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    The Shire Horse Breed

    ArticleHorse Breed GuidesFriday 20 November 2015
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    Is there any heavy horse breed more iconic than the English Shire Horse. Referenced in history as far back as Elizabethan times, it was called the Great Horse of England then, the name Shire horse being a more modern derivation and referring to the areas of England where the horse was perhaps most prevalent, the Shire counties in the centre of England.  The north of course has its own equivalent heavy horse in the Clydesdale.

     

    Looking back through English history, it is easy to see the requirement for a large and powerful horse that could be used to carry men into war and later for agricultural work and on into the industrial revolution. Standing in excess of 17hh, this animal was an incredible workhorse and since 1878, the Shire Horse Society has sought to support and promote the breed through its transition from a role as an agricultural animal and one supporting industry, to performing a different function following the mechanisation of farming and transport after the Second World War.
     

    Physically the Shire horse is set apart from other breeds partly through its size but also the distinctive white feathering on the legs. Colours predominantly tend to be bay or grey and black with the bay generally darker than the Clydesdale which also has generally more white on the leg often up to the stifle and sometimes continuing on the underbelly. The Shire is totally distinct from the smaller chestnut Suffolk Punch and the predominantly grey Percherons.


    Following the end of the use of the horse in agriculture and the demise of the canals where the Shire was also used to tow barges, the future of the Shire Horse has for many years lain in the hands of enthusiasts and breeders.  However the horse does still have a limited working function.  It is often to be seen at county shows pulling traditional agricultural vehicles and brewers’ drays.  And there are still a handful of breweries that use the Shire Horse to deliver beer, particularly to locations which are difficult for vehicular access and the horses are always tremendous crowd pleasers with the public.  Other heritage centres use the horses either to transport visitors around their sites or for ploughing or logging demonstrations and they can even be used to pull a wedding cart.  But it is clear that the principal purpose of such a large working animal has by and large all but disappeared in the 21st century, or has it?

     

    The Shire has often been used as a cross with the Thoroughbred to provide a sports horse that has the best of both breeds; the quality and speed of the blood horse with the Shire providing bone and power.  These first crosses often produced excellent show jumpers. But now, the Shire Horse is being considered as a riding animal in its own right. Heavy horses have been used for some years by some holiday trail riding centres around the UK so if you are thinking of buying a Shire as a riding horse then perhaps this might be a good way to try before you buy. But a new society has now been launched to promote the heavy horse as a ridden animal so this includes Shires and the other heavy breeds in the UK, the Clydesdale, Suffolk Punch and Percheron.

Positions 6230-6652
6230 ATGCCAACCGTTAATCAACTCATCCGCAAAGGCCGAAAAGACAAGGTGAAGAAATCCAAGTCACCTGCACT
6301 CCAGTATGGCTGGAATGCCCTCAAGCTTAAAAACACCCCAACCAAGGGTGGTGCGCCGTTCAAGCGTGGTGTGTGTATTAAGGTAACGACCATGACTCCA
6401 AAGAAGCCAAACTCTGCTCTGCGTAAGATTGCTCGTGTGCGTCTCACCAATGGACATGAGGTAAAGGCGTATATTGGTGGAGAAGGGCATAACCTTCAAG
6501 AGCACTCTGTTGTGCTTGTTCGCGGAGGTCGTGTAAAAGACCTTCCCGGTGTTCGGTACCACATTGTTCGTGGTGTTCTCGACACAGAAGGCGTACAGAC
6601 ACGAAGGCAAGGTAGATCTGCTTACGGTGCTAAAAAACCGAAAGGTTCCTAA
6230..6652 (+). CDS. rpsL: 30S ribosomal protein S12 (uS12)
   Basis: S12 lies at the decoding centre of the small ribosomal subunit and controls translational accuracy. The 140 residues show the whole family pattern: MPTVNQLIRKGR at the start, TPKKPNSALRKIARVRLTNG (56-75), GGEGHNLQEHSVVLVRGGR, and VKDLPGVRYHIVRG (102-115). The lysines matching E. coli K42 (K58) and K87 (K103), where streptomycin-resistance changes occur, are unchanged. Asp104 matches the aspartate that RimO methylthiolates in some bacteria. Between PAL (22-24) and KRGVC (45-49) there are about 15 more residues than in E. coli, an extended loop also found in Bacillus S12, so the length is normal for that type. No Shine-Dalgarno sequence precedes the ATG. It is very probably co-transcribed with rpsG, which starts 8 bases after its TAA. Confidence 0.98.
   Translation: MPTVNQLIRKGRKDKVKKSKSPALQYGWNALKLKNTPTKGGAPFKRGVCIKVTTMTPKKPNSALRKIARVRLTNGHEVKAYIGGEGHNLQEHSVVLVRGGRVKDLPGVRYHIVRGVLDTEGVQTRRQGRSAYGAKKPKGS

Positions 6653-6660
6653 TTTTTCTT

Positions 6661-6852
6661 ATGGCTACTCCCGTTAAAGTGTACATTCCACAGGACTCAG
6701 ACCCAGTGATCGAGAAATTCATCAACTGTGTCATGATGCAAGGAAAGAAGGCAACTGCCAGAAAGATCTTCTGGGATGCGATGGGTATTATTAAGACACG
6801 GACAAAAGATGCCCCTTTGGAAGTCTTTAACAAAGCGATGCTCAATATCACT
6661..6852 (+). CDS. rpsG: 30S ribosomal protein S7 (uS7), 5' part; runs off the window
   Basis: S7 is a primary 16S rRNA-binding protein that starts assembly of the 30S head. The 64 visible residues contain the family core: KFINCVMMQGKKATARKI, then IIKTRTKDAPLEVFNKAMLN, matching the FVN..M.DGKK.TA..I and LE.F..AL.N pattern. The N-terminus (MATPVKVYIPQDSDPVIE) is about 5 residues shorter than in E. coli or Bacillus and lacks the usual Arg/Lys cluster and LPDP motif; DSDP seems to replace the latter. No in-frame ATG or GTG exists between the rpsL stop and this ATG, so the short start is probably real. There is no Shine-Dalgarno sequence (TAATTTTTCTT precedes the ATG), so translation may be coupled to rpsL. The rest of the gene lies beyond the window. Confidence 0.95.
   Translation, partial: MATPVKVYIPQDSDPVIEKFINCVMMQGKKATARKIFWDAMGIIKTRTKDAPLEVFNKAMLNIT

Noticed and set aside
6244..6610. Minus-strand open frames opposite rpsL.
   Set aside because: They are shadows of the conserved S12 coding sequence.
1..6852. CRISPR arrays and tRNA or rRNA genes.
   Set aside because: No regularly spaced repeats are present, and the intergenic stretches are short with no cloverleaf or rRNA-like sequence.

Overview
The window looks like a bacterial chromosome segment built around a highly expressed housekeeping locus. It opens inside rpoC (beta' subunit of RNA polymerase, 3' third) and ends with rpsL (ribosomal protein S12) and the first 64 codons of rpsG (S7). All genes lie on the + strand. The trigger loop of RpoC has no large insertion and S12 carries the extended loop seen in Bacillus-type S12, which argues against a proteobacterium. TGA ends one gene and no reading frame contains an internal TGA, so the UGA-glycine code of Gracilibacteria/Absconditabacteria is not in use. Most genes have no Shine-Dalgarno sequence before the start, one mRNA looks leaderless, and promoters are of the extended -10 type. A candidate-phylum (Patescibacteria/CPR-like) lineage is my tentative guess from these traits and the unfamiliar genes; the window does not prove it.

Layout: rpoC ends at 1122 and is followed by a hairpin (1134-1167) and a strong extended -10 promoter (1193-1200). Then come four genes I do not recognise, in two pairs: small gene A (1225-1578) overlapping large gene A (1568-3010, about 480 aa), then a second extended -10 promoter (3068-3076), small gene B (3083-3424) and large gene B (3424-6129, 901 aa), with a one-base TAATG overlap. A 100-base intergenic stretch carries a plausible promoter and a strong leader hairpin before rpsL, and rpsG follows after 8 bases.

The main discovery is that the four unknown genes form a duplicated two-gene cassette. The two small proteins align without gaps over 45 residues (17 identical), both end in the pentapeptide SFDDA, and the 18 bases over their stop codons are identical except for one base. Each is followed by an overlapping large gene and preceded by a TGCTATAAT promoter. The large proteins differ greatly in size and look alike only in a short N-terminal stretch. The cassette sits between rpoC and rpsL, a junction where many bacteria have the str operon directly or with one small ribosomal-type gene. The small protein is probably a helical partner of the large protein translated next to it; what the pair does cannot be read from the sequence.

The British Ridden Heavy Horse Society has been formed to promote all four of the heavy breeds, to help increase public awareness, to try and increase numbers as some of the breeds are on the endangered breeds list and to provide a showcase for these spectacular animals under saddle. The society is a similar model to other equine breed societies so there are opportunities to compete under saddle around the UK with a championship show at the end of the season. This is perhaps a new horizon for this fondly regarded breed but then again, when it was an animal of war, the Shire Horse was no stranger to being under saddle.

     

    Image: Catwg Black Velvet winning the British Ridden Heavy Horse of the year. Owned by John Fletcher.

     

    The Shire Horse Society can provide much information about the breed. As a riding horse or as a non riding purchase, a prospective owner should give consideration to the sheer size of the animal. This is a horse that would take an awful lot more feeding than your average hack or hunter and of course any equipment such as rugs and saddlery would all need to be of gigantic proportions.  However the reward is a calm and docile friend - these horses are not called gentle giants for nothing.  And the knowledge that every Shire horse purchased is another secure for this endangered and iconic animal.

    Image source: Deighton Silver Treasure Shire Stallion owned by Paul & Yvonne Simmons

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